Brand guideline documents provide rules to control the correct usage of type, colours, logos, photography and graphic elements for all your corporate marketing material.
Often loathed by those who have to implement them but highly endorsed by the design team you paid to create your brand in the first place.
When followed correctly, brand guidelines will:
Ensure you appear professional in the marketplace
Assist you to maintain control of the design
Provide a reference in case elements become lost in execution (e.g. by your in-house team)
Avoid cheapening the design you spent time and money to develop
Convey a well-executed cohesive look to your audience
Below are a few examples taken from Skype's branding guidelines. The language and style are fantastic and make clear the direction to be taken, should anyone mis-use their precious brand. http://issuu.com/bondo/docs/skype_brand_book_-_look)
We've also highlighted a few important elements that should be included in your own Branding Guidelines.
Start by stating what is your official logo. Especially if you have just rebranded. This will explain clearly your transition to your new hot brand.
State the Correct Use of your logo
Professional designers know not to mess around with your logo, but the chances are your receptionist or intern doesn't! Your employee may think they’ve produced something fantastic, when in truth your brand is now seriously compromised. Illustrating examples of the correct usage of your logo can also make clear what not to do with this precious asset.
Equally as important as ensuring proper use of your logo, is defining the correct typefaces for print and for web. So often marketing documents adopt a multitude of sins, commonly around the mis-use fonts. Detailling the correct type, size, line spacing and weights will ensure consistency in presenting a professional image.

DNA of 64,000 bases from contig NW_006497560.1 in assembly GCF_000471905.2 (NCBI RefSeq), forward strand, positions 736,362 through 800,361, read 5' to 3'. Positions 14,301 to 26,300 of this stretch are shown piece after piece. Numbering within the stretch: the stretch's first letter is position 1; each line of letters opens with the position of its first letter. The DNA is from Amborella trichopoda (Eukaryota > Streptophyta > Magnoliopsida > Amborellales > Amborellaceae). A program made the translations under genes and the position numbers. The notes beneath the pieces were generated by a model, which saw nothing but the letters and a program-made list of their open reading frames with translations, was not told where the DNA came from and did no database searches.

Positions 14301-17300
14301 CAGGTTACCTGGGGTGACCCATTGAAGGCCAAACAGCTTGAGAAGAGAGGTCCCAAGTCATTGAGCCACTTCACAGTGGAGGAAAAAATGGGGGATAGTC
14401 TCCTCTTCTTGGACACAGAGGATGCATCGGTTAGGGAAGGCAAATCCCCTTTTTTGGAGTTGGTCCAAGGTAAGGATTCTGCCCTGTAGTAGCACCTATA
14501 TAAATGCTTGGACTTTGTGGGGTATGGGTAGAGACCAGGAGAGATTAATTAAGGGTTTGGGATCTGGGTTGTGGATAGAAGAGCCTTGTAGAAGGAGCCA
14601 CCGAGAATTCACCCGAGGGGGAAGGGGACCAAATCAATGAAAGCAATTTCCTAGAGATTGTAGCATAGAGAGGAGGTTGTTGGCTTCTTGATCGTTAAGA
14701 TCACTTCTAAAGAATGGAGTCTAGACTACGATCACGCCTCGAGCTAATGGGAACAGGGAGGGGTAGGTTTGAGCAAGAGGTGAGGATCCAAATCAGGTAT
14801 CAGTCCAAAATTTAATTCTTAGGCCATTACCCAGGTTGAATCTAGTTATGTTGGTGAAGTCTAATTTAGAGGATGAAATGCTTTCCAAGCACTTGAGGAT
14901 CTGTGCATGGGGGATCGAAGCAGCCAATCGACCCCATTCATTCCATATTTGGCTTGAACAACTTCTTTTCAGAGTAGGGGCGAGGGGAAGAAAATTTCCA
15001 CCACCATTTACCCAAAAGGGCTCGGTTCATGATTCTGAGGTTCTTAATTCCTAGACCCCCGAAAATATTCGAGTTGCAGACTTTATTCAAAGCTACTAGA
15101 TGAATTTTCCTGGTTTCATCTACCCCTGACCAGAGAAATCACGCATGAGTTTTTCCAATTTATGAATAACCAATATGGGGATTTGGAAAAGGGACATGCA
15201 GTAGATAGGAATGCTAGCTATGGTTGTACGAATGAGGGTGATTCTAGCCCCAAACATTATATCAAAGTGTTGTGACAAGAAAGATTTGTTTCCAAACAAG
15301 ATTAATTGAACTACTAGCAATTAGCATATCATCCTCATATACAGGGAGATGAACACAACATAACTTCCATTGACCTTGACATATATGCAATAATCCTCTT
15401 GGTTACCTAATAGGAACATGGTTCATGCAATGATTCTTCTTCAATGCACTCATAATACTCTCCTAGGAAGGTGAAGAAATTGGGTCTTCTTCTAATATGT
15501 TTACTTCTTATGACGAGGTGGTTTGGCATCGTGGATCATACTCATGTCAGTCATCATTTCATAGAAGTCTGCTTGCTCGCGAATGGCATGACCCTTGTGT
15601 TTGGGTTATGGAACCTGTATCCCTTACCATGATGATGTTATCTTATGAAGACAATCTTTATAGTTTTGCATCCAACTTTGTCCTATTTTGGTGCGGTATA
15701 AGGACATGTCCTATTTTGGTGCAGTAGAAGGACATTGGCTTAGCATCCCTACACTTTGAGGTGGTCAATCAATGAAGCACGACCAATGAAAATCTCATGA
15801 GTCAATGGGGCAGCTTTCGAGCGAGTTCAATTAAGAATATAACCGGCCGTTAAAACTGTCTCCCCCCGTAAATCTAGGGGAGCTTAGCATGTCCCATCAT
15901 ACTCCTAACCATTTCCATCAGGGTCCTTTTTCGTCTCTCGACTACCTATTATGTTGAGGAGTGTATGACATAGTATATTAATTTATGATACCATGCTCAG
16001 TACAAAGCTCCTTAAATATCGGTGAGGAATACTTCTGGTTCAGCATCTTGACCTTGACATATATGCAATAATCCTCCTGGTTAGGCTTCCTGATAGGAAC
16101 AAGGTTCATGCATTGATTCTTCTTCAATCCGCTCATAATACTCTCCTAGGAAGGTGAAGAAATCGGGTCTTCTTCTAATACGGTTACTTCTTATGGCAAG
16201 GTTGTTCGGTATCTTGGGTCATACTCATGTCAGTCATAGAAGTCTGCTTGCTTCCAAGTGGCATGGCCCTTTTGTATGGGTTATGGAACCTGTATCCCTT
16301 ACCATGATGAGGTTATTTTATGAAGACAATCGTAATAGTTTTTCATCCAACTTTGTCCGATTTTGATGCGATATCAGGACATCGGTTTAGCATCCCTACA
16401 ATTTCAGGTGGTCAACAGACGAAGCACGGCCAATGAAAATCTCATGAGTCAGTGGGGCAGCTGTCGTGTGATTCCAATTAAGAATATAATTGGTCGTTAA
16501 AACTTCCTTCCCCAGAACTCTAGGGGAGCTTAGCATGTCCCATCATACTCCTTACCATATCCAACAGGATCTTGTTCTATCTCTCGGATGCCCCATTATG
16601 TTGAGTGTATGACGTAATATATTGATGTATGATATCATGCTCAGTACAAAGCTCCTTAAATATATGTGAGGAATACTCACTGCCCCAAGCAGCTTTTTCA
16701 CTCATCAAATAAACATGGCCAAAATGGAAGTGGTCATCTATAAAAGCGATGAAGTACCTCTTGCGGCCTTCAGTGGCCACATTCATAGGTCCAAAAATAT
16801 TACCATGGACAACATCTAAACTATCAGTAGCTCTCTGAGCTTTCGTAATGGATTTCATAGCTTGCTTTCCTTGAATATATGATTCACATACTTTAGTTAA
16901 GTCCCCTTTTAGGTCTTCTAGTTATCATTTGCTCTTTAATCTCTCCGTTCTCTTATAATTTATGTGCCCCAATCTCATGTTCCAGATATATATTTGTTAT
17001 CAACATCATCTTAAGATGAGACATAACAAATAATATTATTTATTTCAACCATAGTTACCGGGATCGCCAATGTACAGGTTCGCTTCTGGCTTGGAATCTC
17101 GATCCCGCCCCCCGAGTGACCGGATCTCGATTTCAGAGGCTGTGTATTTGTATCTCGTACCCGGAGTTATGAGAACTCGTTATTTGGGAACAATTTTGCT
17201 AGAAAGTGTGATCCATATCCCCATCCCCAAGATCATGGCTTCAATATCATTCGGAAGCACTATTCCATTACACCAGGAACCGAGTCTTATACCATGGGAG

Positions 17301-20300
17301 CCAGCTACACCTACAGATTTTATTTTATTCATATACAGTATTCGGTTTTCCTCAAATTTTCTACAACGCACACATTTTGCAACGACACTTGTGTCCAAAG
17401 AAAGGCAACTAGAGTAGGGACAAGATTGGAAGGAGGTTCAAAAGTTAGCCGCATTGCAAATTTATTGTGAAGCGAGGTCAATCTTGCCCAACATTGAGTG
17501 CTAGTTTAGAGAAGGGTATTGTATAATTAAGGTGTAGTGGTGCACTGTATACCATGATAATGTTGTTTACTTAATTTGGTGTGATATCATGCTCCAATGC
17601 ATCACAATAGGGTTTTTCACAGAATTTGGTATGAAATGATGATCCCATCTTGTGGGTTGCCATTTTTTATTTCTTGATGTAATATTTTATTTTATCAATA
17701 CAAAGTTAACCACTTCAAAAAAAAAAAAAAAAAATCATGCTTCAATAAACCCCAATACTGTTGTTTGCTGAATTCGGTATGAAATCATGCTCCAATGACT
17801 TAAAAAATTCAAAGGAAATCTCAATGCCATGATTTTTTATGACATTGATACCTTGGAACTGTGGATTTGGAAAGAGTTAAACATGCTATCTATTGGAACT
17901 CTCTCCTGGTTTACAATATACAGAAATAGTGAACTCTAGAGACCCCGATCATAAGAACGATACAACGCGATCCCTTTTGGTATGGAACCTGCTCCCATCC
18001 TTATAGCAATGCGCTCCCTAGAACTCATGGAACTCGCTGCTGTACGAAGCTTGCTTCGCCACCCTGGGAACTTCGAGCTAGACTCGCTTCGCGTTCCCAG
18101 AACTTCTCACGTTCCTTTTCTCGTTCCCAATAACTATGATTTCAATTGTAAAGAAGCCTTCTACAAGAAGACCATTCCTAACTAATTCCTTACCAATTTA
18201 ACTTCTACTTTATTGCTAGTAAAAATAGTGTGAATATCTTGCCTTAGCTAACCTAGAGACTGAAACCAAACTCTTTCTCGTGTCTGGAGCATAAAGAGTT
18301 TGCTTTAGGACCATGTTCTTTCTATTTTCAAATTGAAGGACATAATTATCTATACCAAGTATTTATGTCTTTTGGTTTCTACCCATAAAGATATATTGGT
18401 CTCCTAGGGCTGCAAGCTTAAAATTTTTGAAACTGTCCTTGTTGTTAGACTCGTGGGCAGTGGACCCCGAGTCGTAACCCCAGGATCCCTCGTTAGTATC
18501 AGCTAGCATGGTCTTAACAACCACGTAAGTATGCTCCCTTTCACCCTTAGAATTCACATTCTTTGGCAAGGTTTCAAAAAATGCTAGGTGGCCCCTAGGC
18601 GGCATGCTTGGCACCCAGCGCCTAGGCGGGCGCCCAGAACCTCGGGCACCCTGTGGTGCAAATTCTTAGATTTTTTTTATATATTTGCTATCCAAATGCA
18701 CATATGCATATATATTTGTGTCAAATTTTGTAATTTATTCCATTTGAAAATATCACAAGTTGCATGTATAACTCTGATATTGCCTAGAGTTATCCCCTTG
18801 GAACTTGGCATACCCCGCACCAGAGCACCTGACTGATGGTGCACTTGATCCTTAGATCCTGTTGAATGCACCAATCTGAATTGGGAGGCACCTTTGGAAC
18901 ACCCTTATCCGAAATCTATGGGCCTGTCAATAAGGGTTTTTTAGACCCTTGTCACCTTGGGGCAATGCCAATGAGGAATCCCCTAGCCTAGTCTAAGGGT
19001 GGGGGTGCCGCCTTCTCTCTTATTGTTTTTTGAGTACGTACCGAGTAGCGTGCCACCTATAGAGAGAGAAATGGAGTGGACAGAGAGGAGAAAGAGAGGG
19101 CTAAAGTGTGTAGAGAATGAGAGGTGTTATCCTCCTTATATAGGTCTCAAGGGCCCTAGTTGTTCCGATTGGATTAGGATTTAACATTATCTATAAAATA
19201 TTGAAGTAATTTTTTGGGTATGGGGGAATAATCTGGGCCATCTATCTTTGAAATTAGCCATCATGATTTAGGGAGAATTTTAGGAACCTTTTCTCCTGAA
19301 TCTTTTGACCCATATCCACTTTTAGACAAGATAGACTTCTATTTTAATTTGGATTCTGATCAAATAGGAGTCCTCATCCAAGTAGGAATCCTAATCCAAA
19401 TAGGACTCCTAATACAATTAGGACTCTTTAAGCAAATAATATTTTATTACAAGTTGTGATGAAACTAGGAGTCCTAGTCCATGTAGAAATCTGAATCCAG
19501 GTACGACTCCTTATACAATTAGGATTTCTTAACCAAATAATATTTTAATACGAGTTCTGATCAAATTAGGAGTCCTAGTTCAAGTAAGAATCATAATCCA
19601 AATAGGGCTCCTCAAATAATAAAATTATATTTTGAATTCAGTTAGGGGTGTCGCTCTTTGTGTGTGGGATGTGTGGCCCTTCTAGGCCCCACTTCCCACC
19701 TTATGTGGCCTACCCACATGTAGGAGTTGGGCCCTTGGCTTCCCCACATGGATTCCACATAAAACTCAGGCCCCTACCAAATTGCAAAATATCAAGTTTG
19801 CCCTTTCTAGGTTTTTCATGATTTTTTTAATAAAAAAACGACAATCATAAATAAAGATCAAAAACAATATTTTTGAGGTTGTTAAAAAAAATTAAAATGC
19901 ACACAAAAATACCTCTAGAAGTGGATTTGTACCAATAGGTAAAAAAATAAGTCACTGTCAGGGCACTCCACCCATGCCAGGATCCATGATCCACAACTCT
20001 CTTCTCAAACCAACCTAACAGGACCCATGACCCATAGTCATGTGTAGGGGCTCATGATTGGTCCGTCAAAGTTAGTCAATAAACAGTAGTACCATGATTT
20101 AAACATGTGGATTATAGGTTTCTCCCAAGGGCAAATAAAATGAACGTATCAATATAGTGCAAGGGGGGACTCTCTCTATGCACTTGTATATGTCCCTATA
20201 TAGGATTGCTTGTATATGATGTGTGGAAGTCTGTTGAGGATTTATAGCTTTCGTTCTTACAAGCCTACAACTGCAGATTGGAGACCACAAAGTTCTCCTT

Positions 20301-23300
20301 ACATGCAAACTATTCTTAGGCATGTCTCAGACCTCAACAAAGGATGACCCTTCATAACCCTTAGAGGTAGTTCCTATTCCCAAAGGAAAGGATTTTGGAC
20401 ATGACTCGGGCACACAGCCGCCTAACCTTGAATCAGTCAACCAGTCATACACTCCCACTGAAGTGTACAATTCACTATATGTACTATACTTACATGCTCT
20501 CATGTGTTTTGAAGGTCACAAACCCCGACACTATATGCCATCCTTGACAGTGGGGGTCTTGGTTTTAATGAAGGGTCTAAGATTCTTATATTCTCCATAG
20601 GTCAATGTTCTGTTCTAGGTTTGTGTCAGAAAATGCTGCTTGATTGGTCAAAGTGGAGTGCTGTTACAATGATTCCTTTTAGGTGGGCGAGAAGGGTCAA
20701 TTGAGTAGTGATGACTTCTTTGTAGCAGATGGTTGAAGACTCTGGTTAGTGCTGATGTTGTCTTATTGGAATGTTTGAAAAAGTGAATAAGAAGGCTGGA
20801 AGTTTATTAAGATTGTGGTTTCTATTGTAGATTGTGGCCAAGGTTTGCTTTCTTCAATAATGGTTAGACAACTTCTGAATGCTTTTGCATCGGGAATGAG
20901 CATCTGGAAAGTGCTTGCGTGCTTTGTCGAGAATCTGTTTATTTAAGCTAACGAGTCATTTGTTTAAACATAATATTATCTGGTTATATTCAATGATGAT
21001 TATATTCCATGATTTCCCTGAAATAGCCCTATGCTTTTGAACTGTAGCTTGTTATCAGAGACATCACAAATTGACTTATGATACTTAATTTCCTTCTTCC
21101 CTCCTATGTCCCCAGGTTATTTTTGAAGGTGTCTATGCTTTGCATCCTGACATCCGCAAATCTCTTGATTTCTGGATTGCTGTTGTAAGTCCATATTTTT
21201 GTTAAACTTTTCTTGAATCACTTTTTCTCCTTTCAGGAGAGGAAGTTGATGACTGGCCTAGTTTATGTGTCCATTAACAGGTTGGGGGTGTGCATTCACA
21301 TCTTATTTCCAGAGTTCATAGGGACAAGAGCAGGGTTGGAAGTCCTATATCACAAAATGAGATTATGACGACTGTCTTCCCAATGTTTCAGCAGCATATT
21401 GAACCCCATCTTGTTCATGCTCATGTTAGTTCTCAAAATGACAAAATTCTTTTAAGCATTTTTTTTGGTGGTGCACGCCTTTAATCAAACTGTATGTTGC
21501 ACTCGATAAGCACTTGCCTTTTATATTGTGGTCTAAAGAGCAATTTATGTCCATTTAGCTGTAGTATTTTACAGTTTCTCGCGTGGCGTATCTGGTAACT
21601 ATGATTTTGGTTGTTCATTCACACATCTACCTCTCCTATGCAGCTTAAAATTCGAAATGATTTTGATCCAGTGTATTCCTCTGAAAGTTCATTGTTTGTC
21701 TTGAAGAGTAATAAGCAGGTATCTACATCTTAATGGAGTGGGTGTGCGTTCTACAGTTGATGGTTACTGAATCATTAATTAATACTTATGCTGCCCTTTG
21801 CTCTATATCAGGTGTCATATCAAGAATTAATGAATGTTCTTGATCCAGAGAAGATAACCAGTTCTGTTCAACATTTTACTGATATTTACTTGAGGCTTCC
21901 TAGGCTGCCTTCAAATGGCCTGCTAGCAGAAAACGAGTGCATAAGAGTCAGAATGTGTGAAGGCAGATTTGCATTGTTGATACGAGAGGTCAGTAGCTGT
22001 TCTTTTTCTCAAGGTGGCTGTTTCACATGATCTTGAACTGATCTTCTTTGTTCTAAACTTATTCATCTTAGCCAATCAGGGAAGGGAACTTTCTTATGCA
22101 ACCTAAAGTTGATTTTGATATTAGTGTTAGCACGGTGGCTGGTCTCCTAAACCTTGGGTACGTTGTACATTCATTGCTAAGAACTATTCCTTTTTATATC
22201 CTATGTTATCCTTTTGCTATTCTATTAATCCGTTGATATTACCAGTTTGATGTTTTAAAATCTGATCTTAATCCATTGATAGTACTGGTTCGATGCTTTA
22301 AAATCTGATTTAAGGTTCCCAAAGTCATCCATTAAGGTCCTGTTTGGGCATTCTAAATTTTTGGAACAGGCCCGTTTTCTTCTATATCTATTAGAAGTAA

Estimating the need for white space can be challenging for a non-designer. A common mistake is to cram the space with content. By providing examples you can illustrate the benefits of using white space to create the look you are after.
White space is great . . . Colour is pretty special too! Specifying the CMYK values (Cyan, Magenta, Yellow and Black) for your special Pantone swatches is essential. Also, since the web consists of HEX (Hexadecimal) and RGB (Red, Green and Blue) interpretations, creating these versions for your gorgeous colour palette is definitely advisable as part of your branding arsenal.
If the budget permits, hiring a professional to take some fantastic images is well worth the investment. Those images, produced specifically for your company, can then be used in all your marketing material. Instruct your team to use only this selection. It can make a huge difference in terms of uniqueness and professionalism. Stock photography has its place, but are easily recognised as what they are ‘standard, stock images’. There is also a good chance that stock photos your team may use, could be completely at odds with the brand image you are trying to promote.
IIlustrations and Icons
Defining when and where to use illustrations and icons is another great way to promote brand consistency. It may be preferable for these elements to be used sparingly? If this is the case, then make it absolutely clear.
Putting it all together
As a final point, giving an actual marketing example of how you intend your brand be conveyed, provides a great reference point for any team working on your material.
Having created your Branding Style Guide (as outlined above) and communicated it to your team, you can relax knowing you’ve covered the bases to ensure you always look good in your marketplace!
About the author — George Bates
George is a passionate and award winning designer, but his life journey . . . to this point . . . has been varied to say the least! A retired breakdancer, at one time a door-to-door salesman (he sucked!), he even tried his hand at panel beating! Part time DJ . . . film junkie . . . keen hiker . . . his leisure time is equally busy!
Owner / Director Planet Visuals.